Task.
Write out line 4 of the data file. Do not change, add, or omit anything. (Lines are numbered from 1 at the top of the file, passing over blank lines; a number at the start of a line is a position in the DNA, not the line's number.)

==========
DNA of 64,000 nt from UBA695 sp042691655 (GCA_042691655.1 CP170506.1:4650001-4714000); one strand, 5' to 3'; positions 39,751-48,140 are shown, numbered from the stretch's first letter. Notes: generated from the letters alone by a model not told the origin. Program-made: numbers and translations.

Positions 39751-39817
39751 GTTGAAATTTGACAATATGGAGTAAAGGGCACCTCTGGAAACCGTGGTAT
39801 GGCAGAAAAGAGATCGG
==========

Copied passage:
39801 GGCAGAAAAGAGATCGG